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Predicting the Risk of Type 2 Diabetes: When Does the Clock Start Ticking?

Predicting the Risk of Type 2 Diabetes: When Does the Clock Start Ticking?

American medicine is undergoing the greatest financial scrutiny in its history. The hue and cry for reform stems primarily from the soaring costs of health care. However, placing the blame for these costs solely on increased utilization of technology, cutting-edge pharmaceuticals, cost-shifting hospitals, and physicians misses a bigger mark.


Let's look at a relatively expensive and prevalent disease, type 2 diabetes mellitus. Pelletier and colleagues1 assessed the costs of this disease and its multiple complications. Myocardial infarction, heart failure, and renal disease occurred in 7.2%, 14.0%, and 11.0%, respectively, of a large but typical cohort of patients with type 2 diabetes. The 12-month mean cost per patient who experienced each complication was $41,695, $30,066, and $34,987.

The population burdened with type 2 diabetes is on the rise, as are these and other expensive complications (including retinopathy and dialysis). This fact alone suggests that costs will also continue to increase. Where do we begin to seriously impact this epidemic and its contingent costs?


The clock, or rather time bomb, for type 2 diabetes starts ticking in childhood. A recent study included a cohort of 1067 girls, entered at age 10 years in the National Growth and Health Study, and 822 additional schoolchildren, aged 6 to 18 years, from the Princeton Follow-up Study.2 Noninvasive, office-based parameters typically screened for in primary care—blood pressure; body mass index (BMI); and fasting glucose, insulin, and lipid values—could already predict which children and adolescents would later have type 2 diabetes (at ages 19 and 39 depending on which of the 2 groups was reported).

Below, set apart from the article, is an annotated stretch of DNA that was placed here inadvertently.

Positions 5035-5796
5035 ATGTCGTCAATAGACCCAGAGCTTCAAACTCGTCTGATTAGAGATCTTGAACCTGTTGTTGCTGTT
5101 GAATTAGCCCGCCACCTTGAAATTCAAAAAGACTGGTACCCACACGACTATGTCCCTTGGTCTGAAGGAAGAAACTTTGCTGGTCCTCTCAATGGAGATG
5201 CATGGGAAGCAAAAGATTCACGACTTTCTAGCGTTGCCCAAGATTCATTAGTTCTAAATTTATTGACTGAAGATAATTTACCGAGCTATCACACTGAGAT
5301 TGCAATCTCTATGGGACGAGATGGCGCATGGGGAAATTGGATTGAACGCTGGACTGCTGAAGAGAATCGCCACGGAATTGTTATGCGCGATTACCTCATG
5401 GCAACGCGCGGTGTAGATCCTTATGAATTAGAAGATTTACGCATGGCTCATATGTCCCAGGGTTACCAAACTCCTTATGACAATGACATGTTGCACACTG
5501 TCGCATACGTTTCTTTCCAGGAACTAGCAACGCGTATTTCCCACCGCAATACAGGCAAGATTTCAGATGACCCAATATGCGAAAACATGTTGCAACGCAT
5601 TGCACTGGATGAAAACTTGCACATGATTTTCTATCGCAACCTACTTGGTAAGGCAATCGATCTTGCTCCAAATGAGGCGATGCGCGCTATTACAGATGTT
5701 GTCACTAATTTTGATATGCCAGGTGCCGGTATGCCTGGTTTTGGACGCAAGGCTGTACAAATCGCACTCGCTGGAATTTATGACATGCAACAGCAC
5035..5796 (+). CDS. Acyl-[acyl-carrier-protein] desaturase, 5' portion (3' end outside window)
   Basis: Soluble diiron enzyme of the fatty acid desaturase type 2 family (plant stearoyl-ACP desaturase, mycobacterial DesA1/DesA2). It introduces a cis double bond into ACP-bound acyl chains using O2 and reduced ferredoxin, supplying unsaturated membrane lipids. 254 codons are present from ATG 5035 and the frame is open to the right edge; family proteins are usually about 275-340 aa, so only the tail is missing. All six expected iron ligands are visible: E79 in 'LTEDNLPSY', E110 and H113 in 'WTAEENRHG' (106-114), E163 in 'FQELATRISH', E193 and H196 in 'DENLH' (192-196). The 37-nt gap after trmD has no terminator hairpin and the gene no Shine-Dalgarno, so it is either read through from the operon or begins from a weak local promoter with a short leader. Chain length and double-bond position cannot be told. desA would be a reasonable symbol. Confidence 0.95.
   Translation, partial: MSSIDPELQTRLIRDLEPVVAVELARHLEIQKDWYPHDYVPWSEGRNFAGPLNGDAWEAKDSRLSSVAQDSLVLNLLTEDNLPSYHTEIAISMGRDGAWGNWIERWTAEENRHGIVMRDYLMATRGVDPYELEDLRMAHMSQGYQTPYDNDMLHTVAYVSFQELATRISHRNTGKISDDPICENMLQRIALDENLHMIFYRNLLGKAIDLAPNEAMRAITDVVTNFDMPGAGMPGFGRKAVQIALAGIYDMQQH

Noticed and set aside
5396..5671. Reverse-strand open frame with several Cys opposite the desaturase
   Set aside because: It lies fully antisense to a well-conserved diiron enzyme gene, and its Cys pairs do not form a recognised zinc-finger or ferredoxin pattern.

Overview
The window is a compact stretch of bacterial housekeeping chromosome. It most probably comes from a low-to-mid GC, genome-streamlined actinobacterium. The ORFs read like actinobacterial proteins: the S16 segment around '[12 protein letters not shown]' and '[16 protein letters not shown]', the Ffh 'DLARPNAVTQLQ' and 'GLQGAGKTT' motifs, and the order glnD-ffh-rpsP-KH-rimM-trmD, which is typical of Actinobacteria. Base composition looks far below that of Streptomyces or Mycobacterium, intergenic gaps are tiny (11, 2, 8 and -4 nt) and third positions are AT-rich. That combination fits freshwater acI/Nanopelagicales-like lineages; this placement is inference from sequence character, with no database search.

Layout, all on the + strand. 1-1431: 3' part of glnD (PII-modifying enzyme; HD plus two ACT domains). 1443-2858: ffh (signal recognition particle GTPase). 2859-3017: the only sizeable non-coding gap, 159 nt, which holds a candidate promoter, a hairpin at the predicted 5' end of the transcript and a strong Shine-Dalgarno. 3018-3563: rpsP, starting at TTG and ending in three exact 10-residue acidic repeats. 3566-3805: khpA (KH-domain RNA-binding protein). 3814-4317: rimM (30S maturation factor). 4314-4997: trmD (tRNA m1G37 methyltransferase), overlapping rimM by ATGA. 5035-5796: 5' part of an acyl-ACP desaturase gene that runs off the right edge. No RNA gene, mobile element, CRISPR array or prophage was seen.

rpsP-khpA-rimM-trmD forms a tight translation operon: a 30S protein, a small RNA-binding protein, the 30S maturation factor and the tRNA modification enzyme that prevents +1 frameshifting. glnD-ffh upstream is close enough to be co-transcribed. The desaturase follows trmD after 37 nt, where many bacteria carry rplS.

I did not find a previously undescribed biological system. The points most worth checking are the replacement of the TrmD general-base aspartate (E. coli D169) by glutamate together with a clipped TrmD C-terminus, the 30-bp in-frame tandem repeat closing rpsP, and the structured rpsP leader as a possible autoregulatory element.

A breakdown of select "numbers" can be helpful. Looking at weight as a predictor of type 2 diabetes, a BMI in the top fifth percentile made it 4 times more likely that diabetes would occur in adolescence or adulthood. Taking elevated blood pressure as an independent predictor, a systolic pressure in the top fifth percentile increased the risk of later "full-fledged" type 2 diabetes an impressive 5.78 times.

Although it is wrong to say that children and adolescents are "little adults," the milieu typically associated with type 2 diabetes in adults—hypertension, obesity, and insulin resistance—starts wreaking havoc in childhood and does not seem to go away. Unless recognized and treated early, type 2 diabetes and cardiovascular and renal diseases, as well as their attendant costs, will continue to rise. But what treatment is indicated?


The answer is inescapable: lifestyle change is necessary and that prescription is not limited to adults. In fact, by late adolescence and adulthood, significant damage may already have occurred as a preliminary to the later ravages of type 2 diabetes. A rich lifestyle across a spectrum of ages seems to need aggressive reform too.


1. Pelletier EM, Smith PJ, Boyce KS, et al. Direct medical costs for type 2 diabetes mellitus complications in the US commercial payer setting: a resource for economic research. Appl Health Econ Health Policy. 2008;6:103-112.
2. Morrison JA, Glueck CJ, Horn PS, Wang P. Childhood predictors of adult type 2 diabetes at 9- and 26-year follow-ups. Arch Pediatr Adolesc Med. 2010;164:53-60.

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